India’s new crypto tax proposals have caused more confusion than clarity. Under new rules due to kick in on April 1, income from cryptocurrencies will be taxed at 30% — the highest tax band in India for assets.
The legislation also adds additional smaller taxes including a 1% tax deducted at source for all transactions above approximately US$134. This double taxation would mean traders and investors would pay as much as 34% on their transactions, says Rahul Garg, managing partner at tax consultancy firm Asire. “Enough consultation has not been done with the industry” before announcing these rules, which is why there are “multiple gray areas that lack clarity,” he added.
More than 80,000 people have signed a petition to urge the government to reconsider the new rules, but according to recent rhetoric coming out of Delhi, few in power have much ambition to embrace cryptocurrency, with some still gunning for an outright ban.
The confusing messaging will, some say, lead to a gouging of the nascent industry, and force others to move to more embracing hubs like Singapore and South Korea. Crypto exchange Zebpay moved out of India to Singapore and Malta amid regulatory tensions in 2018, while some investors recently told Forkast they are considering relocation after the tax announcement.
To ban or not to ban
The Indian government has made no qualms about sharing its views on the dangers posed by crypto speculation. The Reserve Bank of India, the country’s central bank, has repeatedly cautioned against crypto investments and even the finance minister Nirmala Sitharaman called it a “risky area” last year.
But when the government unveiled its plans to regulate the industry, it was seen as a green light by the crypto community.
However, the tax is being viewed increasingly as a way of curtailing, not encouraging the nascent industry. In parliament last week, Sushil Modi told ministers the tax has been implemented “to dissuade people from investing in crypto because it is highly speculative and volatile.”
The high tax rate itself is proof of the government’s mindset, which is to discourage crypto trading, Garg says. “This 30% basic rate we have for incomes people generate from activities like horse racing, gambling. So, somewhere the mindset of the government is to discourage this [crypto trading],” he added.
The government backs up Garg’s assertion. Finance secretary T.V. Somanathan said a day after the tax announcement that the tax framework “treats crypto assets the same way we treat winnings from horse races, or from bets and other speculative transactions.”
While ministers attempt to soothe angry investors and traders, the RBI continues to call for an outright ban on crypto, calling them worse than Ponzi schemes and not even a ‘tulip’ — referring to the speculation surrounding flower bulb prices during the 17th century.
Finance minister Nirmala Sitharaman had said earlier that taxation does not equate to legitimacy of the crypto industry and that the government has a sovereign right to tax income irrespective of whether derived from legal or illegal means. She also said that no decision has yet been made about whether crypto should be banned or regulated, which means that a ban is still on the table.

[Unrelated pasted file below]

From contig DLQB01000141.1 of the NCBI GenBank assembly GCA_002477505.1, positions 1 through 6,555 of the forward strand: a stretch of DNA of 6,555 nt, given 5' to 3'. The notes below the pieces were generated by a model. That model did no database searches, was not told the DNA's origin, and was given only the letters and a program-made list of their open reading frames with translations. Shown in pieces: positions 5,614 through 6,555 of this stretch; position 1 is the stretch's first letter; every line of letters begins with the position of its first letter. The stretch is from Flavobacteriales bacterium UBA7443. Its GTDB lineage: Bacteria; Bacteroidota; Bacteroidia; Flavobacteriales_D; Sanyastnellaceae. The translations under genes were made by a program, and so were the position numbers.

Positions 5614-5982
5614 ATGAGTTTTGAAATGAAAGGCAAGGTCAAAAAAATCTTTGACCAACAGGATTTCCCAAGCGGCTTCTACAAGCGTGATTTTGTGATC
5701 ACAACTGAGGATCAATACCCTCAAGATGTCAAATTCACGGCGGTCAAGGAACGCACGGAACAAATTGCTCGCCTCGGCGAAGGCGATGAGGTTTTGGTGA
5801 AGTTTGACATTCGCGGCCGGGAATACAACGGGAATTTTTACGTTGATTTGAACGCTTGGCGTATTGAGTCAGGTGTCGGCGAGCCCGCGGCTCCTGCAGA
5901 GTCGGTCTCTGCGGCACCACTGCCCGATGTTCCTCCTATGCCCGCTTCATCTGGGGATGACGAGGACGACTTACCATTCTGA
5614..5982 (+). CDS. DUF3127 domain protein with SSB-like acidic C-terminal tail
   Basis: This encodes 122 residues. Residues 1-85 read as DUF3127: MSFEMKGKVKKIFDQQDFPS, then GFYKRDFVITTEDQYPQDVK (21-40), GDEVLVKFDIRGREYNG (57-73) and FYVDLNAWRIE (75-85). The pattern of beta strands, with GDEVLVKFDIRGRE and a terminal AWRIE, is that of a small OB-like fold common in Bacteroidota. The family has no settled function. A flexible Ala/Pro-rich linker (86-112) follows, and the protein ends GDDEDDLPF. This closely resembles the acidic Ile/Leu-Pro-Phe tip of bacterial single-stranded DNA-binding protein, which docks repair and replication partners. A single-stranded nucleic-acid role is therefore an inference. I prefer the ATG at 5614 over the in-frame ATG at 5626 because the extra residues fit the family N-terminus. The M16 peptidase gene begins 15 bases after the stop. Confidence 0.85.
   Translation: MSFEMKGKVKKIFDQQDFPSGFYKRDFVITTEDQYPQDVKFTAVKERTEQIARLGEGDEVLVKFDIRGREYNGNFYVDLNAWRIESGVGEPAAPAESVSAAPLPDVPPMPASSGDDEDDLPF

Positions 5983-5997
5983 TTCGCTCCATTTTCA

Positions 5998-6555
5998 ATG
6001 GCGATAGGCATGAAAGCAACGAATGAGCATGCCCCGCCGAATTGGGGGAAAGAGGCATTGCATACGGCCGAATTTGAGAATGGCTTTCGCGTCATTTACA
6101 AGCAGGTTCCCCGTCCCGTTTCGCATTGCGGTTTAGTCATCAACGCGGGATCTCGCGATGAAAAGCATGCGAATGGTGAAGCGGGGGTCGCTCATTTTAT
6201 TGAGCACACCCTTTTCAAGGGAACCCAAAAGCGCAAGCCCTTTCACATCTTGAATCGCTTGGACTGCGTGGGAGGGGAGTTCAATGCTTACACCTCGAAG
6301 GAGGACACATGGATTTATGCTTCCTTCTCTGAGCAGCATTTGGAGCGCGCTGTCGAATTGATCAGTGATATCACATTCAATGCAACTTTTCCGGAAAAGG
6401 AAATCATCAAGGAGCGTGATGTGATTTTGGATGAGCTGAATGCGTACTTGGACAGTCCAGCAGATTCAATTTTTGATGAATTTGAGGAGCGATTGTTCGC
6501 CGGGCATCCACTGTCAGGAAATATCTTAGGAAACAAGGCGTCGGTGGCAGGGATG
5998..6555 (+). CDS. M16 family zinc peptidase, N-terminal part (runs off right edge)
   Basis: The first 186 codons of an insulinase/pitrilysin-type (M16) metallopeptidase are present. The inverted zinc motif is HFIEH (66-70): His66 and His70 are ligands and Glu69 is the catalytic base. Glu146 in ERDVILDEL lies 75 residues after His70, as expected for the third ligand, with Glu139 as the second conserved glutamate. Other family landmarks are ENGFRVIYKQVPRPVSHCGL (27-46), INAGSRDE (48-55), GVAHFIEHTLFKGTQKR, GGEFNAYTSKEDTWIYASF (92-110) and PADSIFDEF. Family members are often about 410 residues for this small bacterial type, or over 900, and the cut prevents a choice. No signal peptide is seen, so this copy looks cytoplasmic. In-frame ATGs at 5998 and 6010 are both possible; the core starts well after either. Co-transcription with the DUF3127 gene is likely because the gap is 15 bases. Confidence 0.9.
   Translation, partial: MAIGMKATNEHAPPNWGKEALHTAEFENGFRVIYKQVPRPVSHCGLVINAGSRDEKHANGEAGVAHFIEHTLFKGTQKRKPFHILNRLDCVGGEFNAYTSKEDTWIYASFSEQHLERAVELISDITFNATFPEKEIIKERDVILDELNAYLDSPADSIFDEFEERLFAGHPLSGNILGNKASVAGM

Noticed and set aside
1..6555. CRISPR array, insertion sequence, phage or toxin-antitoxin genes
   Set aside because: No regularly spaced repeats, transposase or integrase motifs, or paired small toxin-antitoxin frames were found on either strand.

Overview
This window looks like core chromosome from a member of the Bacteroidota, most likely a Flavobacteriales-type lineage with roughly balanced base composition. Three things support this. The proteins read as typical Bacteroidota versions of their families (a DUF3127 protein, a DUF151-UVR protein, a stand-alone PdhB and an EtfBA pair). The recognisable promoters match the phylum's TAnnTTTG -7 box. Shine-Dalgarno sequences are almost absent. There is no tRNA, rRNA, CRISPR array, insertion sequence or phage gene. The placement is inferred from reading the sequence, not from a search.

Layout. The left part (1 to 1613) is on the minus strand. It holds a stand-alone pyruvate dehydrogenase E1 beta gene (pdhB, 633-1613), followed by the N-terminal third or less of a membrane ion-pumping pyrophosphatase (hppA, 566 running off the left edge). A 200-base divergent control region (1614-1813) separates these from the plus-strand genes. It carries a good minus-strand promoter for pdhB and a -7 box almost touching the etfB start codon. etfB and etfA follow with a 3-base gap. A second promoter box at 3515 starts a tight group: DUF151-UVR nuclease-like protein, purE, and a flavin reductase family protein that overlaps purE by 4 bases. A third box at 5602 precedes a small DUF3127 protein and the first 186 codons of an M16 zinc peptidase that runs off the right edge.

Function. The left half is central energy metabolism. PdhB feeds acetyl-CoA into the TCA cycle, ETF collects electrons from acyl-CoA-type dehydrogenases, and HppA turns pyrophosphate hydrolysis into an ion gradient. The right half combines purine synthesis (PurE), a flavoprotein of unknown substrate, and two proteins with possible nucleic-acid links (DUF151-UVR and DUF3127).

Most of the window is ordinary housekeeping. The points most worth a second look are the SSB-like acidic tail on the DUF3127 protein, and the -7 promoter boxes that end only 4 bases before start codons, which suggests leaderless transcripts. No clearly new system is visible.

Garg says the tax rate is not only a problem for individual traders with low investments, but could also potentially hinder institutional investors from entering the sector in the future. Companies in India are subject to a 25% tax, which is significantly lower than the 30% tax prescribed for crypto income. Therefore, institutional investors will have to pay a higher tax on their crypto income.
Even the 1% tax to be levied on all transactions of or above the very low threshold — INR 10,000 or US$132 and INR 50,000 or US$662 for specified individuals — is geared towards curbing active trading in the market, Rahul Gaitonde, a crypto investor and advisor to blockchain companies, told Forkast. “The intent seems to be fairly straightforward. It’s meant to curb the sort of active trading that seems to go on … [but] speculation is an important part of any financial market, and so, therefore, clamping down on transaction volumes using 1% tax is probably not good,” he said.
The 1% tax for crypto transactions can be compared to the securities transactions tax (STT) which is deducted by stock exchanges. The STT rate varies from 0.001% to 0.2%.
But for crypto, the combination of the much higher rate and the low threshold makes speculative or active trading in the market potentially less profitable, if not unprofitable altogether.
Exchanges have already voiced concerns that this could hurt margin and arbitrage trading, thereby impacting market liquidity and efficiency.
Additionally, the tax rules also propose that investors cannot offset loss from cryptocurrencies against income from other sources or carry it forward to the next fiscal year, a provision allowed for other asset classes. This means the government will collect taxes each time investors earn a profit on crypto, but offer no relief or benefit when investors are at a loss.
As a nascent sector, the crypto industry requires legislation and tax laws that promote its growth and use and foster innovation. But in India, the government may be trying to control the crypto sector’s unfettered growth over the years, rather than boost it.
The tax rules were supposed to provide clarity but only added more confusion. The government has refused to clarify the legal status of crypto for years by neither banning nor clarifying. India’s crypto community is on edge as the suspense around crypto’s fate lingers and many exchanges are even considering moving out of India.